Aborted idea of a NATO bank resurfaces, but it probably wouldn’t work

NATO Secretary General Jens Stoltenberg arrives for a media conference at NATO headquarters in Brussels, Tuesday, March 15, 2022. (AP Photo/Olivier Matthys)
By Dénes Albert
4 Min Read

Robert Murray, a fellow at Johns Hopkins University and former head of NATO’s innovation department, has come up with a novel idea in an opinion piece in the Financial Times.

He points to the paradox between the current security situation and the defense budgets of NATO members. Under an agreement signed at the 2014 Wales summit, member states pledged to spend 2 percent of their GDP on defense within 10 years, by 2024. It is already clear that the majority of member states will not meet this target. Hungary will, and the years-long process of its development program will not only ensure a defense budget equal to 2 percent of its GDP by the target date, but also place Hungary first in terms of equipment procurement and development spending.

Murray joins the camp that says 2 percent is a ridiculously low amount. As he writes, it is now not only the war in Ukraine that poses a continuing threat to the alliance, but also China’s geopolitical and military strength, which will sooner or later presumably lead to armed conflict. However, reaching the 2-percent target seems almost utopian, mainly because of the divergence and irregularity of member states’ budgetary priorities. With some members failing to meet their commitments to their national militaries, this means NATO’s overall strength is weakened.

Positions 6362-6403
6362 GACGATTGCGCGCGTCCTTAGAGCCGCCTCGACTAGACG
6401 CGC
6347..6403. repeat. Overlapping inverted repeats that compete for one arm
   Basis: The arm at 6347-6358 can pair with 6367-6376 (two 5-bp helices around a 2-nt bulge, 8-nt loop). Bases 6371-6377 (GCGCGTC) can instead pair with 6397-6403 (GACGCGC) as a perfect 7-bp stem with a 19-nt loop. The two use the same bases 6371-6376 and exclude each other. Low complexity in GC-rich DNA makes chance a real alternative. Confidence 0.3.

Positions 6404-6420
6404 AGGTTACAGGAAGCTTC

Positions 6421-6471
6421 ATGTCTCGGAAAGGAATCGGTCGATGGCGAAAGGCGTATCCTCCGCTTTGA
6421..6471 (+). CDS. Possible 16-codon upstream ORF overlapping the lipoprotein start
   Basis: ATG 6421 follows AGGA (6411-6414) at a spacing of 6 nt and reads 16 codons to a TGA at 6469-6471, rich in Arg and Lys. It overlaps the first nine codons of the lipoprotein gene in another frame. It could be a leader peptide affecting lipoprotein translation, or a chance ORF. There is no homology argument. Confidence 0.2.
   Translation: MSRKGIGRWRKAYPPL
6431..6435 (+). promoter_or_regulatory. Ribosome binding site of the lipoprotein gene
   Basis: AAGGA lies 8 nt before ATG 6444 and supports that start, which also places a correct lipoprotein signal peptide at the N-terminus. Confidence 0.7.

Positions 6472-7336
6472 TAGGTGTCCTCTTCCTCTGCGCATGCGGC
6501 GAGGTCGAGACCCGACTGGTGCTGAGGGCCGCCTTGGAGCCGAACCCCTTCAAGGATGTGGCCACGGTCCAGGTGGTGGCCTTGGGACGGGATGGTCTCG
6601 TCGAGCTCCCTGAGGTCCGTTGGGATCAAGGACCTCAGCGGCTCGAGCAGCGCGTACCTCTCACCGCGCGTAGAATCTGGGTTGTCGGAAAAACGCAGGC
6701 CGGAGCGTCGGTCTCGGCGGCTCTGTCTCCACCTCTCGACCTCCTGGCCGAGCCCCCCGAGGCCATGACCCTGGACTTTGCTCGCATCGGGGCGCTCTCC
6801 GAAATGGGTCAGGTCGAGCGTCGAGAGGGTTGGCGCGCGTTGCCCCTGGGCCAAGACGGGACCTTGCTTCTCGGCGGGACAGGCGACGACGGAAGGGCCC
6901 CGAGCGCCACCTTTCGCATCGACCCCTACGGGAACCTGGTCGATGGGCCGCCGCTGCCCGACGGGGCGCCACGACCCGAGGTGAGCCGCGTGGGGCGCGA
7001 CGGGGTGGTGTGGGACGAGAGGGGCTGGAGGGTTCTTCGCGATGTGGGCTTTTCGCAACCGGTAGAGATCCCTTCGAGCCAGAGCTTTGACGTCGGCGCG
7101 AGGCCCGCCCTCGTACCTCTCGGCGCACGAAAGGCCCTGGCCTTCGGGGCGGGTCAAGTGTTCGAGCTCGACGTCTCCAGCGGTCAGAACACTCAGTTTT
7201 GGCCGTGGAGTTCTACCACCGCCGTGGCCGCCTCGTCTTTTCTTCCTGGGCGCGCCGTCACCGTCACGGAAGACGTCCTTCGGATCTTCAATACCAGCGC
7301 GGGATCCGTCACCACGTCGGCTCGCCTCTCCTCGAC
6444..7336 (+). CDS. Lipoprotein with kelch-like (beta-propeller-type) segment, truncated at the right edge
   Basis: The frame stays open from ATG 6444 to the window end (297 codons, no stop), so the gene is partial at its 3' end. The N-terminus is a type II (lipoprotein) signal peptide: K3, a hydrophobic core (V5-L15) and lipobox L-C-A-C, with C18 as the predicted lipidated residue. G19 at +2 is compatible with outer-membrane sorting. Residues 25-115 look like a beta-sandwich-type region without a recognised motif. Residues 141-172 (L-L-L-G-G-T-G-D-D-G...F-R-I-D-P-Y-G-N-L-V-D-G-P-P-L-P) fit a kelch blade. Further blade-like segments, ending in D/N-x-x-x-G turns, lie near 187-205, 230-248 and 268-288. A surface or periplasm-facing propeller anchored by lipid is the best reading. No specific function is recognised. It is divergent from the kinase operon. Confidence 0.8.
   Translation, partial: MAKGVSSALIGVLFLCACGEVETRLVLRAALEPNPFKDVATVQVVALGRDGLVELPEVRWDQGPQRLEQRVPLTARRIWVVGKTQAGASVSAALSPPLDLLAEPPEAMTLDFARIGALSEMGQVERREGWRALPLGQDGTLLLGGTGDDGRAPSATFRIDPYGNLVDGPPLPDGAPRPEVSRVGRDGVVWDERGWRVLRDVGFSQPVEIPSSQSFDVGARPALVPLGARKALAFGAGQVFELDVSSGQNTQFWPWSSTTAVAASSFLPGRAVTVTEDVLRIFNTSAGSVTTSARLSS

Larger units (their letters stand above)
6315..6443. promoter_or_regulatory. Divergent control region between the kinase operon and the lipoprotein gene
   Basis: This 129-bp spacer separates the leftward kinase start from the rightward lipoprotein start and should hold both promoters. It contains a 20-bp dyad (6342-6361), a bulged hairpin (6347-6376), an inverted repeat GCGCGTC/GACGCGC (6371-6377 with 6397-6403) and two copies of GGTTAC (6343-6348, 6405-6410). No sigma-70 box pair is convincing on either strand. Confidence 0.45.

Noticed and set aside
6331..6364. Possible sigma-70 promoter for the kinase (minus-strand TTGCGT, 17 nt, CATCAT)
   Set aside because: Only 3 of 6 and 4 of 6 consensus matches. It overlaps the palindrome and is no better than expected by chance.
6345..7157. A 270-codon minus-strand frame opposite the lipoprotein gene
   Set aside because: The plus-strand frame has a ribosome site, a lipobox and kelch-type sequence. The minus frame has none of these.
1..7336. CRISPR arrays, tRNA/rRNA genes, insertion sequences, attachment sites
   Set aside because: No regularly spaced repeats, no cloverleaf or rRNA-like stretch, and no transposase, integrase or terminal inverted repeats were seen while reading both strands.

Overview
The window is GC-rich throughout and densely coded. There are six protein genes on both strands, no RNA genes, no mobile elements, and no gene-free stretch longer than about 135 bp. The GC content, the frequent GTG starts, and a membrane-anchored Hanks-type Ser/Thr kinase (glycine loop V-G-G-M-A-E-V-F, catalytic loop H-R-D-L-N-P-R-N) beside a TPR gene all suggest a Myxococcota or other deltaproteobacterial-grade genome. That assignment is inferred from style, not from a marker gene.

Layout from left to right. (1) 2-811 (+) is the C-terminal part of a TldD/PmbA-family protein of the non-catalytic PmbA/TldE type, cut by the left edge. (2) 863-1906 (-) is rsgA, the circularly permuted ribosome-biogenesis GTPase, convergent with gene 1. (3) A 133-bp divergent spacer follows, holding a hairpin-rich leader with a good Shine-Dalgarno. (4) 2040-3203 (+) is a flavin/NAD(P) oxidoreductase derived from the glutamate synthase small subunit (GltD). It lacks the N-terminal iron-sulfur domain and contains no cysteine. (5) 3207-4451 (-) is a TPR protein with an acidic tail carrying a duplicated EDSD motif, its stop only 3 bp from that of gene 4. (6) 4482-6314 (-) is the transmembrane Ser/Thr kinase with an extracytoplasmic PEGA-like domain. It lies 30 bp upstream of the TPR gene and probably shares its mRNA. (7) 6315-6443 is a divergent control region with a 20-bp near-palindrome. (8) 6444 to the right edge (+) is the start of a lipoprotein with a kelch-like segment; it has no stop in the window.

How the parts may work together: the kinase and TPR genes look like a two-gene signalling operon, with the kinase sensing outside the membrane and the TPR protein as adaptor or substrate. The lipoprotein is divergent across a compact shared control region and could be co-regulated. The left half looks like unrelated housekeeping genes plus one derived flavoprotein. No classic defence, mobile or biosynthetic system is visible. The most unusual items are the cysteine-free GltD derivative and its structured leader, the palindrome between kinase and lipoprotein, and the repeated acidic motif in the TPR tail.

Murray’s answer is a collective credit institution. The idea is perfectly logical, but gathering the necessary financing might not be. Murray envisages a bank that would start with a balance sheet of $300 billion, a new financing structure, and long and low-interest repayment terms.

This would guarantee strategic investments, avoiding the negative effects of member states’ commitment to short-term spending. In that, at least, Murray is absolutely right: One of the reasons for the current global shortage of ammunition and weapons is precisely the unwillingness of governments to enter into long-term contracts with manufacturers; they are thus reluctant to invest astronomical amounts in capacity building.

This isn’t the first time there has been talk of such a bank. In its previous iteration, the plan failed to raise the necessary funds to set it up, and surely the same would happen now. The seed money cannot be raised by the member states, as they cannot even meet the 2-percent target.

That leaves the idea of joint borrowing, which is also unrealistic. Germany, for example, took out a €1 billion loan to get its own army into shape (although it did nothing), which has already put the German central bank off. Finance Minister Christian Lindner does not want to hear of any joint borrowing, either within NATO or the European Union.

NATO leadership will not be able to force the member states to take on a new burden while already struggling to reach the existing budget commitment. Would they consider spending a not inconsiderable part of their own budget to achieve this new goal?

In addition to the financing problem, there was also the question of how it would operate, i.e., who could access the accumulated money, in which cases, and under what conditions.

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